• In-camera panoramas
    Neither provide
    Stitches multiple shots into a panoramic photo
  • NFC
    Neither provide
    Simplifies pairing your camera with supported phones
  • Built-in Bluetooth
    Neither provide
    Always-on wireless connectivity
  • Built-in GPS
    Neither provide
    Geotag your photos
  • On-sensor phase detect
    Neither provide
    Usually improves live view and video AF performance
  • Dual card slots
    Neither provide
    Gives you more storage flexibility
  • Headphone jack
    Neither provide
    Monitor audio recording while you shoot video
  • Slow-motion videos
    Neither provide
    Shoot slow-motion videos

User reviews

Buy From

Your purchases support this site

Buy the Canon 5D Mark II

Review Excerpt

  • Handsome retro styling; Very good image quality and dynamic range, with competitive high ISO performance; Lightning fast autofocusing; Excellent burst speeds (nearly 10fps at full res); Top shutter speed of 1/8000 second; Sharp, bright 17mm f/1.8 kit lens; 3-inch tilting touchscreen LCD with 1.04M dots of resolution.

  • Heavier than some mirrorless models; Weak flash; Below average battery life; No built-in viewfinder (but EVF available in a kit or for separate purchase); A bit pricey compared to the similar E-M5, which offers a built-in EVF and weather sealing at about the same price.

The Competition

Compared to Sony A900

Canon 5D Mark II
Sony A900
  • $2598
  • 35mm
  • Lens selection
  • Higher effective ISO
  • $3000
  • 35mm
  • In-Camera Image Stabilization
  • More pixels
Olympus E-P5
Sony A900
  • $599
  • 4/3
  • Lens selection
  • Focus peaking
  • $3000
  • 35mm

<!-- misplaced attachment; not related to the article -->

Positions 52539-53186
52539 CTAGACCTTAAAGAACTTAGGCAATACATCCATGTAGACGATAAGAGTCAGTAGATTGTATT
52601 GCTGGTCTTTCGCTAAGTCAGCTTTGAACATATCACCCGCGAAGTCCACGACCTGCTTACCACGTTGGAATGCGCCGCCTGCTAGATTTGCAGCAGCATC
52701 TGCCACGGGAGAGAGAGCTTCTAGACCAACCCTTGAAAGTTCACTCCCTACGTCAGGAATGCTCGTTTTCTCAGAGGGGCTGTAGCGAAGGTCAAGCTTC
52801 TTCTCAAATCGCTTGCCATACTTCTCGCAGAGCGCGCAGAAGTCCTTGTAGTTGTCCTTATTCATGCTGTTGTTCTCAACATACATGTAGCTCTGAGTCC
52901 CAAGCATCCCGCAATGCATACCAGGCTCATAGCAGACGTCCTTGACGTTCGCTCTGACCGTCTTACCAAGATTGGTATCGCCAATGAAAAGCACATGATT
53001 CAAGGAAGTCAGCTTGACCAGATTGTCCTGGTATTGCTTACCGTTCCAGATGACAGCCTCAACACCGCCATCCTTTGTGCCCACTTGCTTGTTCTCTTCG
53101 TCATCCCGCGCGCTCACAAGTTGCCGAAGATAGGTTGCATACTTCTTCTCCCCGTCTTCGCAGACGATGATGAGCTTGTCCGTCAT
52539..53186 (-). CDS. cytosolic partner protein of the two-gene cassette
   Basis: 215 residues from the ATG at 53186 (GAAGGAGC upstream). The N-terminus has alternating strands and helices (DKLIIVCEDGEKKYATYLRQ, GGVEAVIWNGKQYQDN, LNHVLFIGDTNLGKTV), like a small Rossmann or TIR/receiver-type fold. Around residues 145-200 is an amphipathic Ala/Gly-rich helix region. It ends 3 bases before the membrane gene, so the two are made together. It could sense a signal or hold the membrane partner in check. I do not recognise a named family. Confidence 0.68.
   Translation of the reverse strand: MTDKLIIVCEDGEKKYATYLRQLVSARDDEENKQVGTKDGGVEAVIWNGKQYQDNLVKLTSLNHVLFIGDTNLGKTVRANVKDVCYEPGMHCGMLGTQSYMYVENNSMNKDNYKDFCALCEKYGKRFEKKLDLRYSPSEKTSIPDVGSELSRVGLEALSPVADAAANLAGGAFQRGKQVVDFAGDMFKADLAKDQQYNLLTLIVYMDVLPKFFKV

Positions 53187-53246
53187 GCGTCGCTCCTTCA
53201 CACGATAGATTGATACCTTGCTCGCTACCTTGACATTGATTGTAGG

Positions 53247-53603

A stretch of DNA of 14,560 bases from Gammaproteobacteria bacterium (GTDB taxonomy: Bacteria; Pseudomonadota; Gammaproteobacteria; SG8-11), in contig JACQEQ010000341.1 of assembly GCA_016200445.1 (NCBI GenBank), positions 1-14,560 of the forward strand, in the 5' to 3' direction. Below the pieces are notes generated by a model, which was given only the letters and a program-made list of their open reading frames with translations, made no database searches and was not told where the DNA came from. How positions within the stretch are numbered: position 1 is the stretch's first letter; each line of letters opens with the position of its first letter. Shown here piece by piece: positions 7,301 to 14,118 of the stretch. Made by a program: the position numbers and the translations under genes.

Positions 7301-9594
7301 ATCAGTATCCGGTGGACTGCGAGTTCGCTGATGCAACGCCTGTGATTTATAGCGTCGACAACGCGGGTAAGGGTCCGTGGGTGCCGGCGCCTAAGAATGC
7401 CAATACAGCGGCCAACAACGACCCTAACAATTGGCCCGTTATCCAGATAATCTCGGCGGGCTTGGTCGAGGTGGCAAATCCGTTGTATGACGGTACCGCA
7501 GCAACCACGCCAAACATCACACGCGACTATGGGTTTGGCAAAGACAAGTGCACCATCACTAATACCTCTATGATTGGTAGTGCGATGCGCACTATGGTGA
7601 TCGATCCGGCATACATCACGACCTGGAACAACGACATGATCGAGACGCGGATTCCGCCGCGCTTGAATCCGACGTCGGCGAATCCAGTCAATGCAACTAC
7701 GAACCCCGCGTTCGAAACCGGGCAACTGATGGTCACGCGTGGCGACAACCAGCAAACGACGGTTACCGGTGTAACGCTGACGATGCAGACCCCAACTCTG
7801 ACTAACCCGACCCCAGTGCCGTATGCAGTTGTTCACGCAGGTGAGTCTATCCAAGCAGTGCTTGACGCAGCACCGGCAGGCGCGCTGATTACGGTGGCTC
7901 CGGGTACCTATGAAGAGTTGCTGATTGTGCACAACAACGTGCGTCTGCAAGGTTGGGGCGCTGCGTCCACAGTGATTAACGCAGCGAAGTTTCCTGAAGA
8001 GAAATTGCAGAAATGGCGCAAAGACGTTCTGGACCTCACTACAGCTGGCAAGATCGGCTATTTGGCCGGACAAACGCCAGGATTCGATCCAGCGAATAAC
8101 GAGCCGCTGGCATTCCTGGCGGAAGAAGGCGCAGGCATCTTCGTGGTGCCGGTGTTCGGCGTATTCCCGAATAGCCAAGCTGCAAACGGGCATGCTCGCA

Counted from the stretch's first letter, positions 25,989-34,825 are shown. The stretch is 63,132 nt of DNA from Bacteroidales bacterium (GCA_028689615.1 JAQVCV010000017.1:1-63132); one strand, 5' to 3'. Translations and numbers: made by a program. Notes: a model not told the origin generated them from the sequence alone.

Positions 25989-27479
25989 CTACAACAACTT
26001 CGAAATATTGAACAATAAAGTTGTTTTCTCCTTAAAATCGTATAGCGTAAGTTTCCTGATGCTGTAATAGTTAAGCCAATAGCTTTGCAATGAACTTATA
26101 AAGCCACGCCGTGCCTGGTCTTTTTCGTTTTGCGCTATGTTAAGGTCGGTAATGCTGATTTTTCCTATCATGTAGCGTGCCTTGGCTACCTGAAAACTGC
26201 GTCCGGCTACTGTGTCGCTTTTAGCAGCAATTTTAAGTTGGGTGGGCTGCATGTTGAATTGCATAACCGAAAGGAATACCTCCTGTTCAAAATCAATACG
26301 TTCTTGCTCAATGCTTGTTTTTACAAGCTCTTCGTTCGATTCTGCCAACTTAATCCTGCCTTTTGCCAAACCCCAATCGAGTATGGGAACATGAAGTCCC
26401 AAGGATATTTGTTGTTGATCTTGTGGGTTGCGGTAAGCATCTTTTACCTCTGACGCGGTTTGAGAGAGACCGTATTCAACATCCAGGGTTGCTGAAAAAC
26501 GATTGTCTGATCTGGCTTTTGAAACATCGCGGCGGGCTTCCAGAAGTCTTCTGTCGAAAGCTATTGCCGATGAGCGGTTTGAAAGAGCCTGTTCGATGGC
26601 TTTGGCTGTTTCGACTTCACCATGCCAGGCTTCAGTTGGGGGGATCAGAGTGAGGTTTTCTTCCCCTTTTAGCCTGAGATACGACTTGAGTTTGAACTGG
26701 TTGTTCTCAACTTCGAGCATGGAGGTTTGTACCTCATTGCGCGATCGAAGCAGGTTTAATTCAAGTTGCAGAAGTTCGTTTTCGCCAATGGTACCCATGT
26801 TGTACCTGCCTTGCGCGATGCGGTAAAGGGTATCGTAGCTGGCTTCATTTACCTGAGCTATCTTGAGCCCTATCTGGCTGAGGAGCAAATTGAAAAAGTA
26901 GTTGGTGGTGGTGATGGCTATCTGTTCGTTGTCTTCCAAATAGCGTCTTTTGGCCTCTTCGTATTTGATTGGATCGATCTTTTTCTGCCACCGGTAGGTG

• Larger sensor
  • Eye-level viewfinder

Compared to Nikon D3X

Canon 5D Mark II
Nikon D3X
  • $2598
  • 35mm
  • Less expensive
  • Shoots 1080p video
  • $6999
  • 35mm
  • Fast startup
  • More dynamic range
Olympus E-P5
Nikon D3X
  • $599
  • 4/3
  • Focus peaking
  • Less expensive
  • $6999
  • 35mm
  • Larger sensor
  • Eye-level viewfinder

Compared to Sony A850

Canon 5D Mark II
Sony A850
  • $2598
  • 35mm
  • Lens selection
  • Higher effective ISO
  • $2219
  • 35mm
  • In-Camera Image Stabilization
  • More pixels
Olympus E-P5
Sony A850
  • $599
  • 4/3
  • Lens selection
  • Focus peaking
  • $2219
  • 35mm
  • Larger sensor
  • Eye-level viewfinder

Compared to Panasonic GF6

Canon 5D Mark II
Panasonic GF6
  • $2598
  • 35mm
  • Larger sensor
  • Eye-level viewfinder
  • $400
  • 4/3
  • Less expensive
  • Touchscreen
Olympus E-P5
Panasonic GF6
  • $599
  • 4/3
  • Focus peaking
  • In-Camera Image Stabilization
  • $400
  • 4/3
  • Less expensive
  • In-camera panoramas

Compared to Olympus E-PL7

Canon 5D Mark II
Olympus E-PL7
  • $2598
  • 35mm
  • Larger sensor
  • Eye-level viewfinder
  • $399
  • 4/3
  • Less expensive
  • Focus peaking
Olympus E-P5
Olympus E-PL7
  • $599
  • 4/3
  • Internal flash
  • Faster JPEG shooting
  • $399
  • 4/3
  • Less expensive
  • Fast startup